The question says:

Prove that if $a$ is of order $3$ modulo a prime $p$, then $1+a+a^2\equiv 0 \pmod p$. Moreover, $a+1$ is of order $6$.

For the First Part:

The typical idea is to start with $a^3 \equiv 1 \pmod p \to a^3 -1 \equiv 0 \pmod p$. Factoring the term on the left hand side, the rest is straightforward.

However, I need to check the following idea:

$$1+a+a^2 \equiv a^3+a^2+a \equiv a(1+a+a^2)\equiv a^2(1+a+a^2)$$ $$\equiv a^3(1+a+a^2) \equiv 0 \pmod p$$

Since, by the hypothesis, $a^3$ cannot be zero modulo the prime $p$, the desired result holds.

If this idea holds true, it can be generalized to the following result:

if $a$ is of order $k$, then, modulo prime $p$, then $1+a+a^2+\cdots + a^{k-1}$ is divisible by $p$.

Is it??

For the Second Part:

I can see that:

$$1+a+a^2 \equiv 0 \to 1+a \equiv -a^2 \pmod p$$

However, does this implies anything? Given that $a$ is of order $3$, but what about $-a$??

Please Help, and Thanks in advance,,


For the second part, taking from the first part that $1+a = -a^2\pmod p\implies (1+a)^6= (-a^2)^6 = a^{12}\pmod p= (a^3)^4 =1^4\pmod p=1\pmod p$ . Thus $1+a$ is of order $6$ as claimed. And if $a$ is of order $3$ then $(-a)^3 = -a^3 = -1 = p-1\pmod p$. And from this we have: $(-a)^6 = ((-a)^3)^2 = (-1)^2 = 1\pmod p$. So $-a$ is of order $6$ as well.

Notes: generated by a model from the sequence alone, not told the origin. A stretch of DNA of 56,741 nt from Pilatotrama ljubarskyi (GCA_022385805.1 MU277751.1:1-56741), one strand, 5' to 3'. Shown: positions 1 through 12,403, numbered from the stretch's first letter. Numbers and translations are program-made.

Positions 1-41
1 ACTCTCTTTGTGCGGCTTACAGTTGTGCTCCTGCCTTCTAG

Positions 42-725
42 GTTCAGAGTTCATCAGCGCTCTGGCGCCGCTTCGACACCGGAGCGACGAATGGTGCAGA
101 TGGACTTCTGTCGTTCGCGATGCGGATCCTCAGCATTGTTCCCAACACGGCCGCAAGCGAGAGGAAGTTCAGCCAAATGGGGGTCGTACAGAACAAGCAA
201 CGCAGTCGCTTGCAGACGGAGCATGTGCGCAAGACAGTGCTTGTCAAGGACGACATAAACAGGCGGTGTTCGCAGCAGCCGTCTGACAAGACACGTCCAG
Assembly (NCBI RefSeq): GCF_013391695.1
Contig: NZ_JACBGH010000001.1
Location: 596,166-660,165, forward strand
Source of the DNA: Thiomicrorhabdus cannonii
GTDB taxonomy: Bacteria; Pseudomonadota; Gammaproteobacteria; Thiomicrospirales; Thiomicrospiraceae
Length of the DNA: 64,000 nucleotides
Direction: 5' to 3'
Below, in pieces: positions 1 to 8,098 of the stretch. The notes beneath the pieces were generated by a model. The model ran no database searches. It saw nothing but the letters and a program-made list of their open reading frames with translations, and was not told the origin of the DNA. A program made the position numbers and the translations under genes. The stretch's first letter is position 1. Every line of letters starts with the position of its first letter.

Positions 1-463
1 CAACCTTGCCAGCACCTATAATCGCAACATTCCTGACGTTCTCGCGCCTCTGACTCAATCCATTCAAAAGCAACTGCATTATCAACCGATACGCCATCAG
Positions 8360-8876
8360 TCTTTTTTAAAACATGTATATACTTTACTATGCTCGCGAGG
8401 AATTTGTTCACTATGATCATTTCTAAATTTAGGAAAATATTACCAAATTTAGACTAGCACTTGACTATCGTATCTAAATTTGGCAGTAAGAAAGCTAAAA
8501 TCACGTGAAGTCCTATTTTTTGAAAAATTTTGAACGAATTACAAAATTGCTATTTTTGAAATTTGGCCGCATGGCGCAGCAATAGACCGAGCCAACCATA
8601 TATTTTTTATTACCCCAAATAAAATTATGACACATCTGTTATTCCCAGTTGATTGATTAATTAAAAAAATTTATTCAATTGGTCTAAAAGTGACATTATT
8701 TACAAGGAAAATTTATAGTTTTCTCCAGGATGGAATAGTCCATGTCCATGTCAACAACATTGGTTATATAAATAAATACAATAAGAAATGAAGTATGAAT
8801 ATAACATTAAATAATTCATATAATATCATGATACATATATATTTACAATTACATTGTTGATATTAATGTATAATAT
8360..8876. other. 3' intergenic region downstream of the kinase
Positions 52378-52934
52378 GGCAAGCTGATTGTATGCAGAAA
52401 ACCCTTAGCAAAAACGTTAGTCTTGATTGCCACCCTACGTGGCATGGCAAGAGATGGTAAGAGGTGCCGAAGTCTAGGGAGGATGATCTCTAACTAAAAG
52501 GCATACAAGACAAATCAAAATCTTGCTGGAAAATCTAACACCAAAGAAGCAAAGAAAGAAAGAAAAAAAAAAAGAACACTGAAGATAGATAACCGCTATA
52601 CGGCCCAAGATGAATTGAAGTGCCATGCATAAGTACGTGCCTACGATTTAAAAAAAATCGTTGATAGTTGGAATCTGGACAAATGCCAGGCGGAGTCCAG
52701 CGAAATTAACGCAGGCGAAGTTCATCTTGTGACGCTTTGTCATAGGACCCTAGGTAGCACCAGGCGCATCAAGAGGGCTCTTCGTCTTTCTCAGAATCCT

• $\begingroup$ Thanks, but how to be sure that $6$ is the least power congruent to $1 \pmod p$ for $(1+a)$?? $\endgroup$ – Maged Saeed Nov 23 '18 at 4:28
  • $\begingroup$ I need also to make sure my thoughts are correct for the first part. Thanks in advance. $\endgroup$ – Maged Saeed Nov 23 '18 at 4:29
  • 1
    $\begingroup$ @MagedSaeed: You can prove it yourself that if $k$ is such that $(a+1)^k = 1\pmod p \implies k = 6$. In fact, such $k$ must satisfies $k \mid 6 \implies k = 1,2,3$. And none of these can satisfy since $a$ is of order $3$. $\endgroup$ – DeepSea Nov 23 '18 at 4:35
  • $\begingroup$ Oh, thanks,, I see. $\endgroup$ – Maged Saeed Nov 23 '18 at 4:37

Using geometrical sum formula we get

$$1+a+a^2 = \frac{a^3-1}{a-1} \equiv 0 \pmod p$$

And generally we get

$$1+a+a^2+\dots + a^{k-1}= \frac{a^k-1}{a-1} \equiv 0 \pmod p$$


Your Answer

By clicking “Post Your Answer”, you agree to our terms of service, privacy policy and cookie policy

Not the answer you're looking for? Browse other questions tagged or ask your own question.